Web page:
Introduction

Generally, there are two types of lead-acid storage batteries, based on their method of construction. These batteries are either classified as flooded (vented) or sealed. Flooded and sealed batteries also differ in their operation. All lead-acid batteries produce hydrogen and oxygen gas (gassing) at the electrodes during charging through a process called electrolysis. These gases are allowed to escape a flooded cell, however, the sealed cell is constructed so that the gases are contained and recombined. It should be noted that hydrogen gas is explosive in air at only 4% by volume. Flooded and sealed lead-acid batteries are discussed in the following paragraphs.

 

Flooded Lead-Acid Batteries

Flooded cells are those where the electrodes/plates are immersed in electrolyte. Since gases created during charging are vented to atmosphere, distilled water must be added occasionally to bring the electrolyte back to its required level. The most familiar example of a flooded lead-acid cell is the 12-V automobile battery.

Flooded Lead Acid Automobile Battery

 

Sealed Lead-Acid Batteries

These types of batteries confine the electrolyte, but have a vent or valve to allow gases to escape if the internal pressure exceeds a certain threshold. During charging, a lead-acid battery generates oxygen gas at the positive electrode.

Sealed lead-acid batteries are designed so that the oxygen generated during charging is captured and recombined in the battery. This is called an oxygen recombination cycle and works well as long as the charging rate is not too high. Too high of a rate of charge may result in case rupture, thermal runaway, or internal mechanical damage.

The valve-regulated battery is the most common type of sealed battery. It was developed for stationary and telecommunication battery applications. These types of sealed batteries have a spring-controlled valve that vents gases at a predetermined pressure. Typical pressure thresholds are from 2 to 5 psig (0.1 to 0.3 barg), depending on the battery design. Although the term ‘valve regulated’ is often used synonymously to describe sealed lead-acid batteries, not all sealed batteries are valve-regulated. Some battery designs employ replaceable vent plugs or other mechanisms to relieve excess pressure.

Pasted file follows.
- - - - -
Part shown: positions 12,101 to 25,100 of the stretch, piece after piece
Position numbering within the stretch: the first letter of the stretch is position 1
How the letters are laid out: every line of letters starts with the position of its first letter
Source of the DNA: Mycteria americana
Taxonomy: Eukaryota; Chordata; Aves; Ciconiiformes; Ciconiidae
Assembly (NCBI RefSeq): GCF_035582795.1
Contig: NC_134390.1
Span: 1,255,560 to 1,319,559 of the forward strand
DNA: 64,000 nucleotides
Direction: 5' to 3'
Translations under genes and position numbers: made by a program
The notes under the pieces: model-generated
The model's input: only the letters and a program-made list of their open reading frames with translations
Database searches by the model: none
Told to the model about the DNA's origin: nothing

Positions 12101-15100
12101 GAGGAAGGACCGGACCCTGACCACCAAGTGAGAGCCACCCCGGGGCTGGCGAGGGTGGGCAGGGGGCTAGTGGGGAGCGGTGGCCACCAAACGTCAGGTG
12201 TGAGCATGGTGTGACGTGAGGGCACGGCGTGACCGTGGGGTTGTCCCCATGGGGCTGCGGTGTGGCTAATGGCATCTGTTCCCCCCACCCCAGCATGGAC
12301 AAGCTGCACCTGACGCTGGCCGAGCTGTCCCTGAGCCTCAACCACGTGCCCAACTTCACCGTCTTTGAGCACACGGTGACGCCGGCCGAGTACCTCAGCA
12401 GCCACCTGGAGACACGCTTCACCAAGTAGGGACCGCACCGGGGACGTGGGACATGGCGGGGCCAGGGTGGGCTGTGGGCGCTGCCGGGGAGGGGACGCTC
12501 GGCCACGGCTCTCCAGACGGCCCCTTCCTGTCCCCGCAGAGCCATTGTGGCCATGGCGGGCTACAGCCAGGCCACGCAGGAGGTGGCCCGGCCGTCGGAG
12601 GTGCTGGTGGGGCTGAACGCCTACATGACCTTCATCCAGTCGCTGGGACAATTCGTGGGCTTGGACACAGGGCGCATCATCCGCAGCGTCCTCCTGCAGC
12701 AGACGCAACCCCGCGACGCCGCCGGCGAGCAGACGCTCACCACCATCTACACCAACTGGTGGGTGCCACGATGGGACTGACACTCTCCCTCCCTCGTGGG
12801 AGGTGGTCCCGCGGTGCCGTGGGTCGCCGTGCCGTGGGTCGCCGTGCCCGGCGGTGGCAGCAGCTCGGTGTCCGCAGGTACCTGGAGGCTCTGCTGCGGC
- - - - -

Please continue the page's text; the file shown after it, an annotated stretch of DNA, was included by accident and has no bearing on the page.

Sealed batteries were developed to reduce the maintenance required for batteries in active service. Since electrolyte levels are preserved by trapping and recombining off-gasses, there should not be any need to add distilled water over the life of the battery. These batteries are often misnamed ’maintenance free.’ In fact, all maintenance practices applicable to unsealed type batteries are applicable to sealed type batteries. The only exception is that electrolyte levels cannot, and should not need to be, maintained.

Sealed type batteries are often avoided for backup power source applications for several reasons. One reason is that the state of charge of sealed type batteries cannot be ascertained by the usual specific gravity measurement; reliable alternative methods to measure the state of charge for sealed type batteries are under development. A second reason is their sensitivity to high temperatures.

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